5. This is an awesome idea for a class. People remember things best that have mutiple “hooks” that catch on multiple areas of their memory, and all but the most recacitrant students hsould find something like this fun. I assume the thesis topic can involve more than one person (the twentieth century did usher in the age of the research group, after all). I’ll have a few more ideas after searching for a bit, but the first one that comes to mind is the invention of what probably had more socail impact on the second half of the twentieth century than any other scientific breakthrough: the birth control pill.

    The interaction between the three pillars of Syntex: Russell Marker, Frank Colton, and Carl Djerassi is fascinating, especially the life of the eccentric genius Marker. A good place to start is Serendipity: Accidental Discoveries in Science.

    The next group would be the big 3 in Quantum Mechanics, Einstein, Hiesenberg, and Schrodinger. A good primer on their interactions for non-scientists with no math background is In Search of Schrodinger’s Cat. And of course Heisenberg’s War gives a lot of the social significance.

    Finally, Watson and Crick are worth a mention. Starting with The Double Helix, there should be no shortage of material on them, the problem there will be sorting out the chaff.

  6. I don’t think Rick Smalley himself claimed to be “the father of nanontech” (I only met him a few times, and he was a genuinely nice, but driven guy), and I’m not sure any of his individual discoveries will be long remembered. He’ll be another Kolthoff in 50 years, I’m afraid.

  7. “Importance” is a measure of how they affected the human race. In my mind, the most important man who ever lived was Aristotle. The second most important was Isaac Newton.

    Using that criteria, I would say the most important person, who will belong to the ages and remembered forever from the 20th Century, is Ayn Rand.

  8. Re: Soviet Russia, I think that people are going to be reading Robert Conquest for years to come.

    Of all the artists published via Samizdat in the USSR, Bulgakov is probably going to be remembered the longest, if only for “The Master and Margarita”, although “The Heart of a Dog” deserves everlasting fame, too.

  9. Speaking of writers, I think Erich Maria Remarque’s “All Quiet” had a tremendous impact–along with other WWI writers–in portraying a more realistic picture of war than the glamorized versions that had traditionally been presented to civilians. Unfortunately, the very excellence of the book (and the move) probably contributed to the spirit of appeasement.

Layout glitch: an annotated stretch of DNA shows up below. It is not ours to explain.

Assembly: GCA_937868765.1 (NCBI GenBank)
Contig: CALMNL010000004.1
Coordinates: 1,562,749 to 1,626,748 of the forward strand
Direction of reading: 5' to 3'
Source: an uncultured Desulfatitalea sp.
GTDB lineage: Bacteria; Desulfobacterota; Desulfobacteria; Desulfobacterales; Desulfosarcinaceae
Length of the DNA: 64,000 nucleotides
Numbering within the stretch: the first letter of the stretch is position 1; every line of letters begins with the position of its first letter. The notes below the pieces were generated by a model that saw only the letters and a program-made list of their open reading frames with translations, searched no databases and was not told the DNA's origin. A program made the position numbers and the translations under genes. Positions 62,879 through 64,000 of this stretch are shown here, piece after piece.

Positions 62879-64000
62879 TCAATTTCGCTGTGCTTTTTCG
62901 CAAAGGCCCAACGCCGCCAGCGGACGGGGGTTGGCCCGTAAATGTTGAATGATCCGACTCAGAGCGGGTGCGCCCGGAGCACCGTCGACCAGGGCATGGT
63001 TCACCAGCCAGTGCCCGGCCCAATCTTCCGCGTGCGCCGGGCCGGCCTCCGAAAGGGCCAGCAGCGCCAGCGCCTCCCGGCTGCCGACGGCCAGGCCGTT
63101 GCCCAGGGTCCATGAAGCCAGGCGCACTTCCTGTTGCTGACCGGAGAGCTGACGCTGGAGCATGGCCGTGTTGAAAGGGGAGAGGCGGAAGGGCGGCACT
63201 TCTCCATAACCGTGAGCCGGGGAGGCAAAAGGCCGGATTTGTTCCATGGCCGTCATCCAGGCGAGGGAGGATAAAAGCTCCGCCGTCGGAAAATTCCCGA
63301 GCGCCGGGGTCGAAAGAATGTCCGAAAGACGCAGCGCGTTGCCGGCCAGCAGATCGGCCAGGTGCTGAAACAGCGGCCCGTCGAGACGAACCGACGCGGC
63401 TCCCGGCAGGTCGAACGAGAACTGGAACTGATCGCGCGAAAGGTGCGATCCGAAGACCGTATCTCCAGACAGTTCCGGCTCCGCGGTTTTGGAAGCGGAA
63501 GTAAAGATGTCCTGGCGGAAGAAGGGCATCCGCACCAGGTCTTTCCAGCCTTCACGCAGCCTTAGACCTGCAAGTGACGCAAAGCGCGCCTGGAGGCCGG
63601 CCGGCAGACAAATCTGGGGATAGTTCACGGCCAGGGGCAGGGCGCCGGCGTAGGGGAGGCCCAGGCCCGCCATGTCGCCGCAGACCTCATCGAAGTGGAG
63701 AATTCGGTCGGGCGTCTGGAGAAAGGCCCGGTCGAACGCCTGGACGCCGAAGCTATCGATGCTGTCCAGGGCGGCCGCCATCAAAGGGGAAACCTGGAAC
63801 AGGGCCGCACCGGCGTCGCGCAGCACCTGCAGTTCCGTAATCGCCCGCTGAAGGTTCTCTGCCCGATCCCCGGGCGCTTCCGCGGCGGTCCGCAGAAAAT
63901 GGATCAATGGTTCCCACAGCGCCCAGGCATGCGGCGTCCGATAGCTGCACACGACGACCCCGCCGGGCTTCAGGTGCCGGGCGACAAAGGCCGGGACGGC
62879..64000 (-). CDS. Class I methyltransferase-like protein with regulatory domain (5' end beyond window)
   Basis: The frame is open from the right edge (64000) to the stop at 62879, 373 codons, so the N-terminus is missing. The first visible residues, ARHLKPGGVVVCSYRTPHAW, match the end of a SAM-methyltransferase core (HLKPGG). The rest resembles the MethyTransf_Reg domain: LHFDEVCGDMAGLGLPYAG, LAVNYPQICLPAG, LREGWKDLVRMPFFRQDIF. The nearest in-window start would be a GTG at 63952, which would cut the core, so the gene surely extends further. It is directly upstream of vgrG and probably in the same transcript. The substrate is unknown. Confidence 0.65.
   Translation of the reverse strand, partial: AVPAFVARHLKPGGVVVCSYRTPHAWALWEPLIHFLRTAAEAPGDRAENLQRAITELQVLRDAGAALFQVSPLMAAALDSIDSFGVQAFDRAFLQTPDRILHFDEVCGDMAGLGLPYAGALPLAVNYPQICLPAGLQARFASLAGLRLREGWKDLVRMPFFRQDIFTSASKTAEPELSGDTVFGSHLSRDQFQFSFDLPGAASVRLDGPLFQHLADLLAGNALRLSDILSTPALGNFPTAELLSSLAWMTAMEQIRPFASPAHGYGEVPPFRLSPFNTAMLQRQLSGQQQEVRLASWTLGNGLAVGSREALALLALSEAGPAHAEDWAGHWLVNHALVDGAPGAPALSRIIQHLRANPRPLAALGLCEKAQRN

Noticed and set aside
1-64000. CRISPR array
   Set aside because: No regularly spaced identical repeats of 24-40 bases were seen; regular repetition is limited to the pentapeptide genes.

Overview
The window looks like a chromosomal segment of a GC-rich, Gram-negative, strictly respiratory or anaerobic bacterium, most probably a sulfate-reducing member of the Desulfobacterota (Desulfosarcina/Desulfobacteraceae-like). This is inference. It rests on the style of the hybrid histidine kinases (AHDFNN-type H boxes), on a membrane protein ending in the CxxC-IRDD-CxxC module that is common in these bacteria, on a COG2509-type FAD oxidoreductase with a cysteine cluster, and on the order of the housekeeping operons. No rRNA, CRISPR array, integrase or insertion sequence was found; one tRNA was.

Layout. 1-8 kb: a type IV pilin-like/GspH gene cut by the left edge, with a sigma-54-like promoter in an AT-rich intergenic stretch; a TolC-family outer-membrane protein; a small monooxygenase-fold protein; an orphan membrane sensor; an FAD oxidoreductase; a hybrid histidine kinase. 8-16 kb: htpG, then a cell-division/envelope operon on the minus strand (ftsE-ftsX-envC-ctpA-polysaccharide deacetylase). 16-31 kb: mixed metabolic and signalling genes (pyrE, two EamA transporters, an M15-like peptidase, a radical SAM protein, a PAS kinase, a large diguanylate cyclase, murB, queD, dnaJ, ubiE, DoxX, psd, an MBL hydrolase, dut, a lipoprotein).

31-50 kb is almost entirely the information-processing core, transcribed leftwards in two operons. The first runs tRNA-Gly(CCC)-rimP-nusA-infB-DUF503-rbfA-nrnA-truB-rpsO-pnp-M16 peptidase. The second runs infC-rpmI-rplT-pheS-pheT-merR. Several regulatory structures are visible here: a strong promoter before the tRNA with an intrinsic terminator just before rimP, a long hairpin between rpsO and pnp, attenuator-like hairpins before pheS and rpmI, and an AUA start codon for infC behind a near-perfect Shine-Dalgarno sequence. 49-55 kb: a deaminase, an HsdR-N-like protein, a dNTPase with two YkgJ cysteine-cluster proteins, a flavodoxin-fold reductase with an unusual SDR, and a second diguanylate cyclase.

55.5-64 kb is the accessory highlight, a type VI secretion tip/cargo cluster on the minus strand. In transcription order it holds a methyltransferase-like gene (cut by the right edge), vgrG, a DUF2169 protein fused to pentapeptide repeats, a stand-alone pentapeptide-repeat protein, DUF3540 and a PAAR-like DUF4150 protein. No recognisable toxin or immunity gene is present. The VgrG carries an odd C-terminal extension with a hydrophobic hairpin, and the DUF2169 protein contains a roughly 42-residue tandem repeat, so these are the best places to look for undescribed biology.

10. I have another name to add to the list, one you probably have not thought of: Robert A. Heinlein, the dean of science fiction writers, 1907-1988. I attended the Heinlein Centennial Conference in Kansas City, the weekend after the 4th of July, and I contend that Heinlein had more influence on the politics and the technological development of the latter half of the 20th century than most people will ever realize, or perhaps be willing to admit. A lot of his books will still be read and commented on, at a point when a majority of the currently “important” books from “important” people with “important” ideas are entirely forgotten.

  11. Re David StJ’s comment: In Heinlein’s novels from the early 1950s, women are often portrayed in roles that went considerably beyond the conventions of the time in which H. was writing. And equality for nonwhites is taken for granted. Millions of people read these books, many of them boys in their formative years…it wouldn’t be surprising if the ideas expressed in these works had some influence on the social revolution of the 1960s.

  12. Henry Ford is arguably the most influential individual of the twentieth century. Edison is also a contender (Both of these people are somewhat emblematic as they, like most, stand upon the work of peers and those who came before). Some of their basic work occurred in the 19th century but they were alive in the 20th and the results of their efforts certainly became powerful, widespread phenomena and enabled – in a very practical way – most if not all progress; both mundane workaday and techchnical/ scientific innovation.